In light of these findings, it’s not surprising that many challenger brands have won over shoppers by framing company narratives that promote common values and/or connect directly with them in an emotional way. Burt Bees, for example, has captured the attention and imagination of countless shoppers through its compelling origin story. People connect in profound ways with the tale of company co-founder Roxanne Quimby, who began making candles out of Maine honey-producer Burt Shavitz’s leftover beeswax and managed to build an empire of health, beauty, hygiene, and personal care products that use all-natural, earth-friendly ingredients.

Crafting effective brand messages that draw upon the power of storytelling can help any emerging brand disrupt the status quo in their category.

Find Your Value Proposition

Another way that challenger brands stand out in a crowded marketplace is by establishing and promoting a unique value proposition. This is the innovative and distinctive quality, feature, or characteristic that sets your brand apart from others in your industry.

After discovering your value proposition, you must find an effective way to communicate it to your target audience. If shoppers fail to understand and appreciate what differentiates your brand, you will be unlikely to make a dent in the marketplace among more established competitors.

The masterminds at Olly began by positioning themselves as the “playful” and “fun” vitamin company, packaging their sweet gummy-style vitamins in bright, eye-catching containers. This presented a distinct contrast to Nature Made and all of the other conventional vitamin brands that have traditionally stuck with packaging that more closely resembles a bottle of medication. Olly’s packaging was extremely effective at capturing shopper attention and getting them to take a closer look at its “benefit-driven” label information, as well as the other qualities that set this challenger brand apart from its competitors.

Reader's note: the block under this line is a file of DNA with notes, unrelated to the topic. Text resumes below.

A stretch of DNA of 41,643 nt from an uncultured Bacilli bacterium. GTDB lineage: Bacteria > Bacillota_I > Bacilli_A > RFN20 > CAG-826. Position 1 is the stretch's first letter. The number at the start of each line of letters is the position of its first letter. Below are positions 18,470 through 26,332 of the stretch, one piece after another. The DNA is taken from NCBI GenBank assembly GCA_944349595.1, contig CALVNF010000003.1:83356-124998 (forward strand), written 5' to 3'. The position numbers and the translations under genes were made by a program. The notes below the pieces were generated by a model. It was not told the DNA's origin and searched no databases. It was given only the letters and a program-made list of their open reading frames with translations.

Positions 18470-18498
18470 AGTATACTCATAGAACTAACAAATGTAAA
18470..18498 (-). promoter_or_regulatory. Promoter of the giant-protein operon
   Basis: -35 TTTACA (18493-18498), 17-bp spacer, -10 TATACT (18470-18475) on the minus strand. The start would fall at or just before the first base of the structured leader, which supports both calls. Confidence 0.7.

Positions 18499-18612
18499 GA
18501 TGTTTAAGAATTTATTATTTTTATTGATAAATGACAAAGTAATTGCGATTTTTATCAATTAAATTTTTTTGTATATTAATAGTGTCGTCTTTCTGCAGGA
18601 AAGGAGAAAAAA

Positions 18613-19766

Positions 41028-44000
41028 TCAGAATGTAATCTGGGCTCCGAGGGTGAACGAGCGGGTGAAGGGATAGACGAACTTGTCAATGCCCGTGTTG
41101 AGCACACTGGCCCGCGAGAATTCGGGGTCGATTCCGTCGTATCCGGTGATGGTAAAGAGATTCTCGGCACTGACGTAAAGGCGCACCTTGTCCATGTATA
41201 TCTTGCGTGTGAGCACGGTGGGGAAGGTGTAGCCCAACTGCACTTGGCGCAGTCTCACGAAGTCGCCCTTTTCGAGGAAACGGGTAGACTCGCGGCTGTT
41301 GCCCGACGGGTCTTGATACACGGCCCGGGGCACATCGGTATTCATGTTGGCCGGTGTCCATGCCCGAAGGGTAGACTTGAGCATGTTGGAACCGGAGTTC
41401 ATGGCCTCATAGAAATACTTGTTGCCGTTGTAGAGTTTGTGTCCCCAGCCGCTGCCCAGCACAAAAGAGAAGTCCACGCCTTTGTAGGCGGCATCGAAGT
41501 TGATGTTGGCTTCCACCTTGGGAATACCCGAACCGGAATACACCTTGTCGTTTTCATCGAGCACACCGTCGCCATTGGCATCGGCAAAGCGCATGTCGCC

Promote Social Good

Adam Morgan, who created the term “challenger brand,” has been researching the behavior and key qualities of successful brands through what he has dubbed “The Challenger Project.”

A key finding of this project is that shoppers tend to embrace and endorse brands with a strong sense of social responsibility while rejecting those that don’t. This is particularly true of millennial and Gen Z shoppers who are always on the lookout for brands that go beyond the sphere of commercialism in an attempt to change society or culture for the better.

Company philanthropic efforts and community outreach initiatives are particularly effective if they are directly linked to the values of their shoppers. For example, the dog food brand Blue Buffalo has supported pet adoption through its annual Home 4 the Holidays campaign – the largest initiative of its kind in the world. As part of its sponsorship, Blue Buffalo also announced plans to supply U.S. animal shelters with approximately 100,000 pounds of dog and cat food.

In these ways and many others, successful challenger brands have found ways to bypass tried-and-true marketing methods and forge new paths to meet specific shopper needs and demands. By applying these methods to their own growth strategies, emerging brands can make the all-important leap to become challengers in their own right.